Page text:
Media intelligence is the act of listening to the media and paying attention to what they are saying about your brand, products, and competitors. It’s something that has existed since the dawn of big business, but it has become even more relevant in the digital age.

In fact, media intelligence has had a pretty big impact on the digital age and influences many of the things that you take for granted as a consumer and a business owner.

New Trends Become Saturated Quickly

You see a brand-new product online. It’s innovative. It’s original. It explores an area that no other brand has touched upon.

A few weeks later, another brand appears offering the same thing. Several months later, the industry is practically saturated.

What happened?

Well, it’s largely the result of competitor analyses.

In the old days, people still jumped on the bandwagon, but it took time. If a new company appeared and began offering a new product, you needed to monitor them, wait for sales reports, and speak to their customers. If you determined that it was worth replicating or doing something similar, you could look into supply lines, speak with your marketing teams, and then progress.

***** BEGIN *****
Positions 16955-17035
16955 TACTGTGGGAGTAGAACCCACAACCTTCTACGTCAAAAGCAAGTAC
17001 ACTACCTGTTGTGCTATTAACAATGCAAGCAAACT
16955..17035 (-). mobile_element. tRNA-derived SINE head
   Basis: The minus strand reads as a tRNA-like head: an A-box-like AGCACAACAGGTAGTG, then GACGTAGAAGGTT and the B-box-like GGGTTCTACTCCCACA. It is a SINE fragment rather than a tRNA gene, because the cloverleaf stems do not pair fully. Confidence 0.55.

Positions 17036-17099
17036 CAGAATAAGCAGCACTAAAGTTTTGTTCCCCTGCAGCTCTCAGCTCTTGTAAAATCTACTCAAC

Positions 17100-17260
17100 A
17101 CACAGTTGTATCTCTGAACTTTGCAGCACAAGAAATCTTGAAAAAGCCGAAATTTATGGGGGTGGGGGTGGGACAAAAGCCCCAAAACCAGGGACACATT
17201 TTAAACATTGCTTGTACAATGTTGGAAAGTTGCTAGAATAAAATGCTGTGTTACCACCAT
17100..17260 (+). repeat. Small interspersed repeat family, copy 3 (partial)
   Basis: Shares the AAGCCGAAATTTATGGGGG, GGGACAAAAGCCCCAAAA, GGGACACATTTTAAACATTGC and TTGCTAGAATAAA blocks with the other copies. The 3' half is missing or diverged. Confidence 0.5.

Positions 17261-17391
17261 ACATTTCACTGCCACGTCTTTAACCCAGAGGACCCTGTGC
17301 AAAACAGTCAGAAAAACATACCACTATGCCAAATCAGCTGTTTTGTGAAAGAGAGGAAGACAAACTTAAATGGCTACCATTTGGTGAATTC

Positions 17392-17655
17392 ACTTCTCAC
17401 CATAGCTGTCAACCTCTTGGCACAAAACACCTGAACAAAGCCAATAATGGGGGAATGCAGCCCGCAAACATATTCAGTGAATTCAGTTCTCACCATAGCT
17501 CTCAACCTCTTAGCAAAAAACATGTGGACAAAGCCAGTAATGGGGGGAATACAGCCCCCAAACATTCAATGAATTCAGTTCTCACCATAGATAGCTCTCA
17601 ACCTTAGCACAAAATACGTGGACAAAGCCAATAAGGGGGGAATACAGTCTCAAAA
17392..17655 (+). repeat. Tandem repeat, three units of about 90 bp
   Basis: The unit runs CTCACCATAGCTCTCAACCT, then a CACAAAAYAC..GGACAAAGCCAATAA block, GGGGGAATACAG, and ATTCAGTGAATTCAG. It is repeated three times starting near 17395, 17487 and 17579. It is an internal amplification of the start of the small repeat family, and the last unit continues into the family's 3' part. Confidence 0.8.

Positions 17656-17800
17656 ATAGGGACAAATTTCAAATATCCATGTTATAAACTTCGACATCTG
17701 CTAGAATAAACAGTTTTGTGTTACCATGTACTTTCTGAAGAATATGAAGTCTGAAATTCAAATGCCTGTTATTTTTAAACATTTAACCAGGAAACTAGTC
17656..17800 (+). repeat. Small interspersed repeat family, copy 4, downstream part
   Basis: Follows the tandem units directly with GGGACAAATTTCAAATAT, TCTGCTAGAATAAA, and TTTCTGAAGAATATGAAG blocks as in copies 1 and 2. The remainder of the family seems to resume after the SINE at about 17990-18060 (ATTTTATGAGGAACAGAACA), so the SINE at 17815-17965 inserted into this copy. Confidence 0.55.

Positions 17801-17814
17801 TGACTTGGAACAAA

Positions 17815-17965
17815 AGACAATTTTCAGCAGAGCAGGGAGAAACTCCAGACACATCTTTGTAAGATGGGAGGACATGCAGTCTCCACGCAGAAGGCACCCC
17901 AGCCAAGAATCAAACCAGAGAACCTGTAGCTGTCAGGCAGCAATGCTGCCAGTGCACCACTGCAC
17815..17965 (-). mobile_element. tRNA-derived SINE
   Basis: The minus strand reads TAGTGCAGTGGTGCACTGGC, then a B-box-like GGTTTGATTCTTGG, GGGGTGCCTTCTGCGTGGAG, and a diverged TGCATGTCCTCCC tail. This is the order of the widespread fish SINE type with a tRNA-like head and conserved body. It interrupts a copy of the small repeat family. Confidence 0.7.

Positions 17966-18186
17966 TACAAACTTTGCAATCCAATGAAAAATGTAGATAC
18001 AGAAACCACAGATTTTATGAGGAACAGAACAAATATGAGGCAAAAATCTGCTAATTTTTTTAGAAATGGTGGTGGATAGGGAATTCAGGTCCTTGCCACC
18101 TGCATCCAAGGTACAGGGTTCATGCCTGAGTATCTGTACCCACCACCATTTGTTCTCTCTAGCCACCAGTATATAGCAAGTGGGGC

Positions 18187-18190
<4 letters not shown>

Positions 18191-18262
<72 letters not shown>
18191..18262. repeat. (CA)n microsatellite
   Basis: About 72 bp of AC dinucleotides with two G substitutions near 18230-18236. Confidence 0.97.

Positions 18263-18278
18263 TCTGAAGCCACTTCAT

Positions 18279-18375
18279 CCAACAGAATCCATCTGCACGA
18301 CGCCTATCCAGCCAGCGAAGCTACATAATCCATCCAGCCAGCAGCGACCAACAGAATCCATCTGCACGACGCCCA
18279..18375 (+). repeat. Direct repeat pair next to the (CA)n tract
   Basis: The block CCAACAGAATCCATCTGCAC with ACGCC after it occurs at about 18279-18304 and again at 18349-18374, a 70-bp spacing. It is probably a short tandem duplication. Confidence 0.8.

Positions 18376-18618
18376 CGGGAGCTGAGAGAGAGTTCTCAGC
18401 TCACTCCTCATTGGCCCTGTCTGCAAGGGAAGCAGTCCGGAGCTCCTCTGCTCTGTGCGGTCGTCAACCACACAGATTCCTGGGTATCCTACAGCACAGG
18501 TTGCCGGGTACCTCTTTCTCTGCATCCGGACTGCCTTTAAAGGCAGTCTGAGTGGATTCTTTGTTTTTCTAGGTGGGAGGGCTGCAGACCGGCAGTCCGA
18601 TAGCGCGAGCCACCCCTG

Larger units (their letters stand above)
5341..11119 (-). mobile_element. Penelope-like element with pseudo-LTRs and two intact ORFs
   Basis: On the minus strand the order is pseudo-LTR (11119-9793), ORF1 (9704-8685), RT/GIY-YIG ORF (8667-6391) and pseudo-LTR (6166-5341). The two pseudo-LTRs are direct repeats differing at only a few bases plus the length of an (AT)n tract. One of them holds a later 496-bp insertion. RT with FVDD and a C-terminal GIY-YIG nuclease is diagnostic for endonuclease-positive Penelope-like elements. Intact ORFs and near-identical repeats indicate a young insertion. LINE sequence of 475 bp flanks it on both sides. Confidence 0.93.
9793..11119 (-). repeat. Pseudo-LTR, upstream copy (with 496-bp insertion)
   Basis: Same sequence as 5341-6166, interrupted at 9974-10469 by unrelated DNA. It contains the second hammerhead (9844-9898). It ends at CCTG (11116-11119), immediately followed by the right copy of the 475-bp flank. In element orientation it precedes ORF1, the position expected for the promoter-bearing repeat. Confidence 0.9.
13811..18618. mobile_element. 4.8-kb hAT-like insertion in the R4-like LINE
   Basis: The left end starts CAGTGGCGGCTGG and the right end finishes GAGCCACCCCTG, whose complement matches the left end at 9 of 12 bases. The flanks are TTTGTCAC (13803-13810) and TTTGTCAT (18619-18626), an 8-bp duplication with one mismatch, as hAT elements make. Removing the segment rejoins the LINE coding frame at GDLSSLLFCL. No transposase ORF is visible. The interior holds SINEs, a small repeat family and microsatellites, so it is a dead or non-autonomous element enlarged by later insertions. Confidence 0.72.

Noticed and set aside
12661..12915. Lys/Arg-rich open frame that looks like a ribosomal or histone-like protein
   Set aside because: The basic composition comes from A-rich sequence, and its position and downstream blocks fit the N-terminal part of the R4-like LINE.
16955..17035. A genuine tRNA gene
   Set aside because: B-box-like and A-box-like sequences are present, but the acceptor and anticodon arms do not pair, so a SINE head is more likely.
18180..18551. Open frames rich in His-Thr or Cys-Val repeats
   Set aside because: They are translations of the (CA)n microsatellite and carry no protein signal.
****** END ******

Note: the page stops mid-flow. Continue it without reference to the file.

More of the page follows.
In a year or so, you would be ready to launch.

Today, all of these things happen in the blink of an eye. Social media and website analytics will tell you what kind of sales your competitors are achieving while media intelligence will tell you how customers are reacting.

Not only can you get a read on reactions and sales, but you can also hear about complaints and negative reviews, allowing you to fix those issues and do something better.

Of course, there are downsides to this. It’s why there are so many cheap product copies on eBay, Amazon, and other marketplaces. But from a business perspective, it gives capable, hard-working brands the chance to fully evaluate their competitors and explore new niches in a short space of time.

Customers are Much Happier

A key component of media intelligence is monitoring customer feedback and listening for negative comments, complaints, and requests. In an ideal world, customers would send these directly to the company, but that’s rarely the case. Instead, they talk to their friends or discuss issues openly in public forums.

Companies can grab all of this information, analyse it, and then use it to improve their products or services.

For instance, media intelligence might gather information relating to the usability of a product. That information could include complaints about the way it looks, praise about the way it works, and negative comments about its price. The company can then use this information to tweak the design and re-think the price.

After making significant changes to a product or service, a company can also see how those changes are received and then improve as needed. Imagine if the same technology had been in place decades ago when Coca-Cola launched New Coke. If so, they might have avoided one of the most disastrous product launches in history.